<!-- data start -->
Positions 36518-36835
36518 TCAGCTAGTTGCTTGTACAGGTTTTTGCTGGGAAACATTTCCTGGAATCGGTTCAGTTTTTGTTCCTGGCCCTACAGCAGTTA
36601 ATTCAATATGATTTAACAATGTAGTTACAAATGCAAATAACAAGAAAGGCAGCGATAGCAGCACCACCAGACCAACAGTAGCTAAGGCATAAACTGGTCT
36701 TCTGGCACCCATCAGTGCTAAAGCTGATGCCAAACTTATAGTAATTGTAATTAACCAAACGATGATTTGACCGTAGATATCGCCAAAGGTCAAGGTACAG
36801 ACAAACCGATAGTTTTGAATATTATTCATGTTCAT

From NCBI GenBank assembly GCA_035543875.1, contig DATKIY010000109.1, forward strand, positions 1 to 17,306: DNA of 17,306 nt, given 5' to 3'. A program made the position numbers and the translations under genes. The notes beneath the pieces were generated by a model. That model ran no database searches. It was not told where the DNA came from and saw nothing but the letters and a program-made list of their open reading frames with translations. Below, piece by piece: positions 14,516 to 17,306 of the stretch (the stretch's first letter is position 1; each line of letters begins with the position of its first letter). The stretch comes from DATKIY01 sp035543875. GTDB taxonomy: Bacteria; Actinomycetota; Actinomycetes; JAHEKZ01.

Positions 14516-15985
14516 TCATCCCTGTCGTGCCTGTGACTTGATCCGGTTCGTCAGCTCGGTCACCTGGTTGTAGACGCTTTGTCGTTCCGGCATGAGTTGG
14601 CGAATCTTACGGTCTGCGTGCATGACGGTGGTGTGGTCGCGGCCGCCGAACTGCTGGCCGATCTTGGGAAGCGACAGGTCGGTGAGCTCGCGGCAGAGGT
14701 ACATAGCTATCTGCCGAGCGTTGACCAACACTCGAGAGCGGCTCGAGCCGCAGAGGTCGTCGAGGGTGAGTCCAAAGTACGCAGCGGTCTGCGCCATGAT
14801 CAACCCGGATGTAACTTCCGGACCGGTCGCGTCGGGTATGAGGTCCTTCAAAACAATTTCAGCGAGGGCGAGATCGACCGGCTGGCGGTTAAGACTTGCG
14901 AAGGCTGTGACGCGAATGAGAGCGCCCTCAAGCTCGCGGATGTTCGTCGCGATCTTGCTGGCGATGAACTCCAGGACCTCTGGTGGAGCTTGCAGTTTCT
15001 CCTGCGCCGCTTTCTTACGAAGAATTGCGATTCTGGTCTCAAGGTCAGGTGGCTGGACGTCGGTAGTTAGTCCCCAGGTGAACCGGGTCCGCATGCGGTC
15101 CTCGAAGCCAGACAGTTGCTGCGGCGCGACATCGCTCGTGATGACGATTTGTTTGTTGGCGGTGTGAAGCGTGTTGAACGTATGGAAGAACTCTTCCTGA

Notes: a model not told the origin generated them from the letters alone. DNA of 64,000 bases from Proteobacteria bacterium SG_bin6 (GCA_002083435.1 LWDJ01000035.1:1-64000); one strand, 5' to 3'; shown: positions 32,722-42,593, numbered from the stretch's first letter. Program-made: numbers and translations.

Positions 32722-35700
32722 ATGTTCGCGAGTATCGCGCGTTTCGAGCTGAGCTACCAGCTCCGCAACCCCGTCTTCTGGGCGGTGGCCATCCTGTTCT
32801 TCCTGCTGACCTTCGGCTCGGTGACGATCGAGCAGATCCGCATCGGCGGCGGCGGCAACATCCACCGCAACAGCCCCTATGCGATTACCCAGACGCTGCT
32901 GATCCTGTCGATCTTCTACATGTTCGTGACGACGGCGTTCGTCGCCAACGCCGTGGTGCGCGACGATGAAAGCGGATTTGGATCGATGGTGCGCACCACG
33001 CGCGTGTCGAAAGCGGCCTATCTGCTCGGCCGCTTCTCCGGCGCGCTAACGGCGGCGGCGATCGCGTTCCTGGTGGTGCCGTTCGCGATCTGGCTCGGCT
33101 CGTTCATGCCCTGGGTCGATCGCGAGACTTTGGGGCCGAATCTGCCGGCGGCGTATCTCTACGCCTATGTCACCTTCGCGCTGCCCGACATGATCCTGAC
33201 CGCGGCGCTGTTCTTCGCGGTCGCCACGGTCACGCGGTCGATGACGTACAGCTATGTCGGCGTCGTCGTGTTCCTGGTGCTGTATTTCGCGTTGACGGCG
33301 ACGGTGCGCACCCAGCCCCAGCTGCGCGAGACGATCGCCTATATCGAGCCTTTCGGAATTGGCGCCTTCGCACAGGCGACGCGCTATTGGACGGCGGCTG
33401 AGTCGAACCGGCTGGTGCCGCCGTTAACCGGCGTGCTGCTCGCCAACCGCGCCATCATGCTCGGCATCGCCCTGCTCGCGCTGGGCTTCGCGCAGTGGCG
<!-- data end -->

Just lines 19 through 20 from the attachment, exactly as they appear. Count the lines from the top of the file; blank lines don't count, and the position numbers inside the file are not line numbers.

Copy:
32901 GATCCTGTCGATCTTCTACATGTTCGTGACGACGGCGTTCGTCGCCAACGCCGTGGTGCGCGACGATGAAAGCGGATTTGGATCGATGGTGCGCACCACG
33001 CGCGTGTCGAAAGCGGCCTATCTGCTCGGCCGCTTCTCCGGCGCGCTAACGGCGGCGGCGATCGCGTTCCTGGTGGTGCCGTTCGCGATCTGGCTCGGCT